Tribune: Chicago Forges Ahead with Senior Care Construction Projects

Despite the slowness in the real estate market, there is some local activity in seniors housing construction, reports the Chicago Tribune.

Two projects, one on Chicago’s north side, and another in a northern suburb, represent a couple different stages on the development spectrum. Exterior construction for The Admiral, a $200 million, 31-story North Side retirement high-rise, was recently completed; the building replaces a retirement facility that was torn down in 2007, says the article.

The new building should be finished in April, with interior work currently underway. Upon completion, it will have 200 apartments, including assisted living units and nursing care suites.


Construction on the other project, located in Northbrook, Ill., is expected to begin in the next several months. The building will have 57 independent living units as well as on-site amenities and activities.

“The Chicago region traditionally has been one of the country’s most active markets for retirement projects,” says the Chicago Tribune article, going on to cite data from the National Investment Center for the Seniors Housing and Care Industry of 1,500 units of senior housing under construction, the most of the top 31 metropolitan areas in the nation.

However, new senior housing projects face headwinds, with expensive communities requiring large upfront entry fees and a slow housing market that can delay people from being able to sell their homes and move into retirement communities, reports the Tribune.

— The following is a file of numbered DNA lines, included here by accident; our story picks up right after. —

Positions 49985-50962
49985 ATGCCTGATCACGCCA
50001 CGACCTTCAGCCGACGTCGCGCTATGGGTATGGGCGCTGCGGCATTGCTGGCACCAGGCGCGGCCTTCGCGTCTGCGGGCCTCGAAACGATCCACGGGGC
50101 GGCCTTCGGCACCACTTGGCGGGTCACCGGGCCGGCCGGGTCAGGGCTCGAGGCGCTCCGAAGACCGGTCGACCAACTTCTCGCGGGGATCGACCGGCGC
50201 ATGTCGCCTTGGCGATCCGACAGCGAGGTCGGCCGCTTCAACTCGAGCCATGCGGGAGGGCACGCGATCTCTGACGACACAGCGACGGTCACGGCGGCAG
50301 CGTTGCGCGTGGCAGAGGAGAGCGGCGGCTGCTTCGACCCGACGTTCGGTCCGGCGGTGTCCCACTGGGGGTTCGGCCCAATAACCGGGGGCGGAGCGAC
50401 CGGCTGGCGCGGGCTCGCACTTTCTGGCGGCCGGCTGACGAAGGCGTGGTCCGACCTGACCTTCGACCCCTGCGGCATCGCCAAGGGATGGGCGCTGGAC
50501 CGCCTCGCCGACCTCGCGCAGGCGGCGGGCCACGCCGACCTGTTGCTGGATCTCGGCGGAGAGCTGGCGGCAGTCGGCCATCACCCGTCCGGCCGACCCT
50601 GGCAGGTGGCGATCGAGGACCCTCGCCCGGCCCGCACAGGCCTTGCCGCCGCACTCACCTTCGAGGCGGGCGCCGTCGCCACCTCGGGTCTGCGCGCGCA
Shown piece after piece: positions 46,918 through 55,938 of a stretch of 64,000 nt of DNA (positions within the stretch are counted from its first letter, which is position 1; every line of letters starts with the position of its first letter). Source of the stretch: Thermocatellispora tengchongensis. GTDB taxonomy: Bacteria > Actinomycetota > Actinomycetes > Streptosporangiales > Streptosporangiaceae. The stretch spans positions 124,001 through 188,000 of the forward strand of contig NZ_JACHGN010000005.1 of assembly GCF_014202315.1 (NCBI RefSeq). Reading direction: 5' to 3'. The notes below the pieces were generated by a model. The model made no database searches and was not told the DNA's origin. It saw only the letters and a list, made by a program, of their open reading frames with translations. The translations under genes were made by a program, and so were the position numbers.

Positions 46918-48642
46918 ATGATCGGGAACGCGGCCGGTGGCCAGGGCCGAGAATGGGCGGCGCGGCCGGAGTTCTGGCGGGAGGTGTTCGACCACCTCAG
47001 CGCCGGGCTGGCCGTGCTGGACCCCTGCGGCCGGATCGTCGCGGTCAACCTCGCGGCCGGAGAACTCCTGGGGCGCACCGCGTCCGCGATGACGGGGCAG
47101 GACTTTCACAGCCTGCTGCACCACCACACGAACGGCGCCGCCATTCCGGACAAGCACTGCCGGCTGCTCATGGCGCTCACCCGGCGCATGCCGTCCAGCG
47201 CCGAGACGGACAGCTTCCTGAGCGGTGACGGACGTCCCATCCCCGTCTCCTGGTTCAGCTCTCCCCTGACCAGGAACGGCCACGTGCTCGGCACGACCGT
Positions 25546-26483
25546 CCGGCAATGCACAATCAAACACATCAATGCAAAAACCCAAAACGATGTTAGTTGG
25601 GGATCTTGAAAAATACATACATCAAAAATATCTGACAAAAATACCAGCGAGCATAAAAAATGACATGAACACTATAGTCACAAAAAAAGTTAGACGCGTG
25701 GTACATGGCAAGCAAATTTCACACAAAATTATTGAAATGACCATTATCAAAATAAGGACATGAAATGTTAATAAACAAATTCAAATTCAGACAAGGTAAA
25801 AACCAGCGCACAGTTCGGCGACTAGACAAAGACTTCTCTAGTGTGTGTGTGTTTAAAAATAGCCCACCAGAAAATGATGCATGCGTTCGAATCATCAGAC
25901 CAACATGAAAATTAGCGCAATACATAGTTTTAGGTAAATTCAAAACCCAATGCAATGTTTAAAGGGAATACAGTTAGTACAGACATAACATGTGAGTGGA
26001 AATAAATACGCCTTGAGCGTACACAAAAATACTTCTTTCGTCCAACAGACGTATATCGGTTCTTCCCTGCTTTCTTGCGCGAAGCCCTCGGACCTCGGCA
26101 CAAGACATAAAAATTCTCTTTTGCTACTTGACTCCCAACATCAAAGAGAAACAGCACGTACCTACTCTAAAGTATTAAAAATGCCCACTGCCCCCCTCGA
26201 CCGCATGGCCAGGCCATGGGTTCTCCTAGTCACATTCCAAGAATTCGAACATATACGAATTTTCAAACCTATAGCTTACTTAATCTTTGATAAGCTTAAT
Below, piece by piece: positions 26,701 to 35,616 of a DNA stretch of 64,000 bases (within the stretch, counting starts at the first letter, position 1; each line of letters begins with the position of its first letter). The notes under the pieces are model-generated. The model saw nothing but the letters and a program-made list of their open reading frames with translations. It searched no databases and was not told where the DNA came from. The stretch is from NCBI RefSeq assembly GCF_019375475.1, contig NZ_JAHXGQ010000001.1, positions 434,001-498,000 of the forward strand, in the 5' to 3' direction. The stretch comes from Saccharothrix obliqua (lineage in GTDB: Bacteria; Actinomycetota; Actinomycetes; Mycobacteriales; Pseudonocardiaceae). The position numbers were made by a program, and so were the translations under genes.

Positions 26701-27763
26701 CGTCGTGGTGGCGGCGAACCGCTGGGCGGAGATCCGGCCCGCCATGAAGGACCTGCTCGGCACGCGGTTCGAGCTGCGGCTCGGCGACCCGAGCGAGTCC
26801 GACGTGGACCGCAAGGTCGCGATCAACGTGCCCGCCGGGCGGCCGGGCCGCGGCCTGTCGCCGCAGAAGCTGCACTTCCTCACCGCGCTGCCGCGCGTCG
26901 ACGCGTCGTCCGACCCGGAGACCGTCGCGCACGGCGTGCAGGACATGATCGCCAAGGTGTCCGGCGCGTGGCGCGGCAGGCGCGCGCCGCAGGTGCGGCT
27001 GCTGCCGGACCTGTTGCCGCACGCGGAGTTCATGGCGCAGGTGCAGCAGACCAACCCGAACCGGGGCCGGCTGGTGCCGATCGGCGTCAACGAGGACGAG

Despite other senior communities running into financial difficulties, including The Clare at Water Tower in Chicago’s Gold Coast filing for Chapter 11 bankruptcy and The Clare Oaks continuing care retirement community in Bartlett, Ill., filing for bankruptcy protection, the Admiral is “bucking the trend and moving forward.”

The project has gotten a boost thanks to expertise from the Kendal Corp., an experienced retirement community operator that was brought in to provide technical advice and operating systems, the Admiral’s president and CEO told the Chicago Tribune.

“Kendal has a track record of operating these communities successfully,” he said in the article. “Their involvement gave everyone confidence.”

So far, about 80% of the building’s one-, two-, and three-bedroom units have been reserved; entry fees range from $300,000 to $900,000, with additional monthly fees depending on unit size and contract.

The retirement community in Northbrook also charges entry fees, but will not offer on-site assisted or nursing care. For The Lodge of Northbrook, entry fees will range from about $85,000 to $528,000, the article reports. For both projects, entry fees are refundable once units are resold or transferred to a new owner.

Developed by Essex Corp., a senior housing company based in Omaha, Neb., The Lodge is expected to be ready by the spring of 2013.

Read the full Chicago Tribune article here.

Written by Alyssa Gerace